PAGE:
February 6, 2023

Volume XIII, Number 37

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February 03, 2023

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Maryland Becomes Ninth State to Enact Paid Sick Leave

The Healthy Working Families Act requires certain Maryland employers with 15 or more employees to provide paid sick leave.

Maryland became the ninth state, along with the District of Columbia, to enact paid sick leave after the Maryland Senate and House of Delegates (together, the General Assembly) voted on January 12 to override Maryland Governor Larry Hogan’s May 25, 2017, veto of the Healthy Working Families Act (the Act).[1] The Act is currently scheduled to take effect on February 11, 2018, 30 days following the veto’s override. 

Summary of the Act

The Act requires Maryland employers with 15 or more employees to provide paid sick leave at an accrual rate of at least one hour for every 30 hours worked. Employers with 14 or fewer employees are required to provide unpaid sick leave at the same rate. Permissible uses of sick leave under the Act include absences for illness and preventative medical care for the employee or the employee’s family member, maternity or paternity leave and absences from work due to domestic violence, sexual assault, or stalking committed against the employee or the employee’s family member.

Similar to other sick leave laws, the Act provides that employees must provide their employer advance notice (seven days) when leave is foreseeable. If the leave is unforeseeable, employees must provide notice as soon as possible. An employer-friendly provision of the Act provides that an employer can deny an employee’s request for leave if the employee fails to give the required notice and the absence will cause a disruption to the employer.

Employers are required to permit eligible employees to earn and carry over up to 40 hours of sick leave. However, employers could limit employees’ total accrual and use of sick leave to 64 hours in a year. The Act has additional accrual rules and leave verification procedures which may be applicable.

The Act contains a requirement that employers must provide employees with information regarding their sick and safe leave balance when wages are paid. This obligation may be satisfied by providing employee access to an online system to check their leave balances.

Local jurisdictions are preempted from enacting any new laws regulating sick and safe leave on or after January 1, 2017. As a result, the Prince George’s County’s Earned Sick and Safe Leave Law, which took effect on December 12, 2017, is preempted. Sick and safe leave laws enacted prior to January 1, 2017, remain in effect and as a result, Montgomery County’s Earned Sick and Safe Leave Law, which took effect in October 2016, provides more stringent leave requirements for Montgomery County employers.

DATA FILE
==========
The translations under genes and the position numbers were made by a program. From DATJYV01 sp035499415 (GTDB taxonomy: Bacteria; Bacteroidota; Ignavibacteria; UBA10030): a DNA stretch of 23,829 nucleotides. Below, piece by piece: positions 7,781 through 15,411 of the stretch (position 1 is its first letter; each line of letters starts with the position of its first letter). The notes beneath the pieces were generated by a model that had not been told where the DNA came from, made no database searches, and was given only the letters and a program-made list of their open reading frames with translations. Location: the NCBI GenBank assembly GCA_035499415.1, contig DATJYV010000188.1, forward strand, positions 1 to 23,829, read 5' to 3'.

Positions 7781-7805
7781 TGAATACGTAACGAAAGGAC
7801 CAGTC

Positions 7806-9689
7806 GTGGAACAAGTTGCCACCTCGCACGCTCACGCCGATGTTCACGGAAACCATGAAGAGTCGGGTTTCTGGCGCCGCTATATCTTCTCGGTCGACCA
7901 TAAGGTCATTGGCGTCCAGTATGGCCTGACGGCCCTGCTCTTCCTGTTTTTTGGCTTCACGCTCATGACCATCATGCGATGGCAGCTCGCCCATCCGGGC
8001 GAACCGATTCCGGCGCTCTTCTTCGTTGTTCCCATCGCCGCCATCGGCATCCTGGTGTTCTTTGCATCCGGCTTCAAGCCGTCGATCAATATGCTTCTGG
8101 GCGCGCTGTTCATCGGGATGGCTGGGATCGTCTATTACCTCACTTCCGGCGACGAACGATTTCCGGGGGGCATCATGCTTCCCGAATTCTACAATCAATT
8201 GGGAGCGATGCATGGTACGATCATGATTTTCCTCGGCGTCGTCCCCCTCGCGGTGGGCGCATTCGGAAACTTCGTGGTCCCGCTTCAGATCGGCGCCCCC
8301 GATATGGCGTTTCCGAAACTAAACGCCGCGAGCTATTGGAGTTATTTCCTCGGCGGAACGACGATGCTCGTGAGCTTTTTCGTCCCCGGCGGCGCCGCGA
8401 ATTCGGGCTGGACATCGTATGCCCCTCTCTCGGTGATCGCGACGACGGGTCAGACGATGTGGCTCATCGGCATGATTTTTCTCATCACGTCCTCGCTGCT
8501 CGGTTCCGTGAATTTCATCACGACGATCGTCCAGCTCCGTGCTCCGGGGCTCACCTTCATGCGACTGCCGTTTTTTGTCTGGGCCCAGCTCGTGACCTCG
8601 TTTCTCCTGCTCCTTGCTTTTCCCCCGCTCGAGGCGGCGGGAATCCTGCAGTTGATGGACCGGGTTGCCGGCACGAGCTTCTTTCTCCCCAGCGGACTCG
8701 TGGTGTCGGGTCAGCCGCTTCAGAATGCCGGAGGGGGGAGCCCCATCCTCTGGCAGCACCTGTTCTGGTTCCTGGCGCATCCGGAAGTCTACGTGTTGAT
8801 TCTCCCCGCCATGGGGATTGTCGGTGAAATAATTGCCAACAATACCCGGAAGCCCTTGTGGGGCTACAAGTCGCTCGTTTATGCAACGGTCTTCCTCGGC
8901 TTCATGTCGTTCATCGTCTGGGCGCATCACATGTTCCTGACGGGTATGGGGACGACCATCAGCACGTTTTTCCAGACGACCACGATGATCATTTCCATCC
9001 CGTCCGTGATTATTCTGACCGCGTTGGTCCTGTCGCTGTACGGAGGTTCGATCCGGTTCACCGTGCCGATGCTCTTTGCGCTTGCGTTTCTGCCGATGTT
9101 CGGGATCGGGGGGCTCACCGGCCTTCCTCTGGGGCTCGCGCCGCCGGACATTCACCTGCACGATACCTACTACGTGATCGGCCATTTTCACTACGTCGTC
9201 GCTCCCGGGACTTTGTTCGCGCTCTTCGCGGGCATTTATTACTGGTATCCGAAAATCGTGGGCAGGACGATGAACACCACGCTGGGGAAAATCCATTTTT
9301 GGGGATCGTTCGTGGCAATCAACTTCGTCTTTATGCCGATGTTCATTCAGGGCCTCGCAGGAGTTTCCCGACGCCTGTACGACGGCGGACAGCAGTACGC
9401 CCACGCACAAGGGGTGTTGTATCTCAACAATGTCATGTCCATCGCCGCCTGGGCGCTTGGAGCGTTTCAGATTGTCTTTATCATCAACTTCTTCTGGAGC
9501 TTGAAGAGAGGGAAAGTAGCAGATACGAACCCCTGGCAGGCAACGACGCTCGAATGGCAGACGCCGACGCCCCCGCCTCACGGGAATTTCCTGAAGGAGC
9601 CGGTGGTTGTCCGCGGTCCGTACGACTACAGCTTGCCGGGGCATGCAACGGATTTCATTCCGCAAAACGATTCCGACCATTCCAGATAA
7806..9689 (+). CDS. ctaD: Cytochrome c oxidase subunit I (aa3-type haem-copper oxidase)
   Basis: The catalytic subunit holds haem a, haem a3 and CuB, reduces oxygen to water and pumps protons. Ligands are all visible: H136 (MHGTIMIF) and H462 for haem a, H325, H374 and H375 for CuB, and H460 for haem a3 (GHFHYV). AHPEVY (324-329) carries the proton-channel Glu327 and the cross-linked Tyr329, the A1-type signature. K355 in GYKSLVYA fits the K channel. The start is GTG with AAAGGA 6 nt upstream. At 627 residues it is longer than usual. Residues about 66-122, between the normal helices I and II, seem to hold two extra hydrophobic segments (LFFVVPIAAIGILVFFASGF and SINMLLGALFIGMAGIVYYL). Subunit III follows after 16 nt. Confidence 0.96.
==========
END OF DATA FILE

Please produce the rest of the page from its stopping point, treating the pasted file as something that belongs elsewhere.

Recommendations for Employers

The Act is scheduled to take effect on February 11, 2018, and allows employees to accrue leave as of January 1, 2018. However, news reports indicate that the General Assembly may delay the Act’s implementation in order to provide the state time to draft regulations and employers additional time to comply with the Act’s requirements. Maryland employers should continue to monitor developments related to the Act’s effective date over the next few weeks. In the meantime, Maryland employers should review, create, or modify existing leave policies to ensure compliance with the Act’s requirements prior to the scheduled effective date. This includes ensuring that they provide sufficient sick and safe leave to employees and that employees are permitted to take leave under the Act’s terms.

[1] Arizona, California, Connecticut, Massachusetts, Oregon, Rhode Island, Vermont, and Washington have also enacted state paid sick leave laws.

Copyright © 2023 by Morgan, Lewis & Bockius LLP. All Rights Reserved.National Law Review, Volume VIII, Number 19

About this Author

William Delany, Labor and employment lawyer, Morgan Lewis

William J. Delany guides clients through ERISA and other labor and employment related litigation. He defends clients against ERISA class actions and complex employment discrimination lawsuits. He has represented clients against class action claims challenging 401(k) savings plan administration, stock-drop litigation, and fiduciary duty issues that arise from retiree medical and other employee benefit plan modification and/or termination. Employee benefit plan administrators and trustees turn to William to resolve a number of other ERISA and breach of fiduciary claims....